State of salmon

The best quip of the President’s State of the Union address: “… the Interior Department is in charge of salmon while they’re in fresh water, but the Commerce Department handles them when they’re in saltwater. And I hear it gets even more complicated once they’re smoked.”

Nice joke, good speech, but the laugh is a short-lived one for Californians, raising as the gag does the suggestion that in streamlining the way we manage salmon it would somehow be possible to tilt power from the agency that protects the fish when they migrate (Commerce) toward the agency that drains rivers of the fresh water that they need to breed (Interior).

Or vice versa.

This taxpayer for one is happy that Commerce is there to demand that the Endangered Species Act be invoked when salmon are imperiled by freshwater diversions to farms and cities. At the same time, this Californian is

Shopping at the science store

US Senator Dianne Feinstein (D-CA) has joined California Governor Arnold Schwarzenegger in an attempt to return inconvenient data to the science store, reports the New York Times today. They are not happy, not happy at all, with “biological opinions” of federal scientists to do with the health of California fisheries. They would like to hire expertise more to the liking of powerful Central Valley constituents served by water pumped from the Sacramento-San Joaquin River Delta — and more to the liking of one constituent in particular, Beverly Hills billionaire Stewart Resnick.

9/25/2009 Update: Senator Feinstein responds to her critics in the San Francisco Chronicle. Link after the jump.

Interior appropriations chair questions legality of Cadiz pipeline right-of-way

US SENATOR Dianne Feinstein (D-CA), chair of the Interior appropriations committee, has challenged Interior Secretary Ken Salazar to certify the legality of plans by Cadiz Inc to use a 42-mile-long stretch of a Mojave railway line for part of a groundwater project in San Bernardino County.

Meanwhile, lobbyists for the speculators behind the project, Cadiz Inc, have been courting Southland public utilities to sign on to the project, possibly including a lucrative groundwater contract with the Los Angeles Department of Water & Power.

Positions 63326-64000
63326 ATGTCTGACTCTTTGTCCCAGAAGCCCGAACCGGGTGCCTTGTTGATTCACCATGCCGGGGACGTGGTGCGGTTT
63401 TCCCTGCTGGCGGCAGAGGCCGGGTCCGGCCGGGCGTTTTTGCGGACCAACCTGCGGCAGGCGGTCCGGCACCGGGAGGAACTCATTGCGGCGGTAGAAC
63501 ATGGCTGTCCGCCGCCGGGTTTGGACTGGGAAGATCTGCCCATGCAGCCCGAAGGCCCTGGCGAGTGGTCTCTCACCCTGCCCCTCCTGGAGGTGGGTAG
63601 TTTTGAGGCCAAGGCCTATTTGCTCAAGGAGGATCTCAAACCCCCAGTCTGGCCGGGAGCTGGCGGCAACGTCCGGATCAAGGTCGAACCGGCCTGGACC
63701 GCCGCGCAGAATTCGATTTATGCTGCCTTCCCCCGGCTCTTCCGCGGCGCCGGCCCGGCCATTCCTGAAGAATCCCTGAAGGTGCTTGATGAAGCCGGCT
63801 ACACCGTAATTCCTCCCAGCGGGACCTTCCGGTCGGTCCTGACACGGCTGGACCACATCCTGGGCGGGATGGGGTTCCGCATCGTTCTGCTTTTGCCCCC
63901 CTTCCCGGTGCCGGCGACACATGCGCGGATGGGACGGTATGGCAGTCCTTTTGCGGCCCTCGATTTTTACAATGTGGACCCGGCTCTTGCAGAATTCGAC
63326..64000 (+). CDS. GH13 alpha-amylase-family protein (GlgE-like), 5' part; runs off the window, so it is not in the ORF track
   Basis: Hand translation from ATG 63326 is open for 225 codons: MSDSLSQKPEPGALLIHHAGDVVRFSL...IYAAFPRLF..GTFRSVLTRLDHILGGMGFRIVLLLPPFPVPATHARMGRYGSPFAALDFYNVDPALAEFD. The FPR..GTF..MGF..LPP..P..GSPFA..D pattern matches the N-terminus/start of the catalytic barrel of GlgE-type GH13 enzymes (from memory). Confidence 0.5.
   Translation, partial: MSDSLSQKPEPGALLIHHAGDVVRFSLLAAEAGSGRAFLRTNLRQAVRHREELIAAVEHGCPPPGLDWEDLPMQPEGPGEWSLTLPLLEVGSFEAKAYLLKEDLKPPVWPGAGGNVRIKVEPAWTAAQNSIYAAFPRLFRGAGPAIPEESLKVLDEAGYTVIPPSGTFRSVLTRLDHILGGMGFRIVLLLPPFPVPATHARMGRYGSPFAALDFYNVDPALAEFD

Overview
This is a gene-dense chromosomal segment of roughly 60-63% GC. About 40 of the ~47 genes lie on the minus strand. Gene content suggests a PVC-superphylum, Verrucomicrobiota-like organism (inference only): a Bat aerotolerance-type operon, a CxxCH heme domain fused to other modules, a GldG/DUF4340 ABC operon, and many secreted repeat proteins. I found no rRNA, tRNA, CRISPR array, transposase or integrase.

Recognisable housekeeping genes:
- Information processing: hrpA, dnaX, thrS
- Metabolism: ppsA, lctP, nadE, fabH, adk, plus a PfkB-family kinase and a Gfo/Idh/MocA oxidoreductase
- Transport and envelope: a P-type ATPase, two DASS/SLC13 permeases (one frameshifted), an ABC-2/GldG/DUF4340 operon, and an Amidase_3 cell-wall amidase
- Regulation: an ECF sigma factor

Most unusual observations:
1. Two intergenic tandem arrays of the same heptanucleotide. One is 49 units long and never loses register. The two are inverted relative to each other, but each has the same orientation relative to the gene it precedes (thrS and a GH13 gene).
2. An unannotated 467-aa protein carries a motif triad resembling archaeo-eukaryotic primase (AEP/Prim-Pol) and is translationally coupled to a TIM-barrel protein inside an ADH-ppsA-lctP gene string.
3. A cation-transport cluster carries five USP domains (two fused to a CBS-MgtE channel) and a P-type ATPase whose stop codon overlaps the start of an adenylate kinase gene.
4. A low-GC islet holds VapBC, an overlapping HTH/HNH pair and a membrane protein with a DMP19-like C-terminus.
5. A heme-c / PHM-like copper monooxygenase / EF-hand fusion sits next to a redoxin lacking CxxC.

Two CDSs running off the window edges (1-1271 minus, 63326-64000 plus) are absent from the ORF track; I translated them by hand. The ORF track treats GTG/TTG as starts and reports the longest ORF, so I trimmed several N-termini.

UPDATE: 8/31/2009, 4.02pm  — Cadiz reply after the jump

FURTHER UPDATE: 9/2/2009 — LADWP update after the jump

“Carving Up the Commons” explains the dark art of Western land deals


To download this book for free, or to order a copy for $10 from the Western Lands Project, click on the cover art

IF YOU have ever driven the stunning reaches of the Mojave, Sonoran and Great Basin deserts and wondered who owns them, the answer is: You do. It is almost all public land.

But for how long and under what terms is by no means certain. Janine Blaeloch’s new book Carving Up the Commons: Congress & Our Public Lands explains the history of that land, the challenges we face in preserving it and the dark art of Congressional land deals that are steadily wheeling millions of acres and the region’s best resources into private hands.

Carving up the Commons is of especial interest to Westerners. While the fate of public land is decided in Washington DC, most of the land itself is in the West. The pressure to

Babbitt aide choice for Bureau of Land Management

THE  Salt Lake Tribune reports, “Bob Abbey, who helped former Interior Secretary Bruce Babbitt complete a Utah wilderness inventory 10 years ago, is President Barack Obama’s nominee to head up the US Bureau of Land Management. Full story here and June 10 follow up here. Background on Federal West here.

Via Great Basin Water Network.

From the Las Vegas Sun, June 10, “Abbey was the choice of Senate Majority Leader Harry Reid, who personally recommended him to Interior Secretary Ken Salzar for the job.” 


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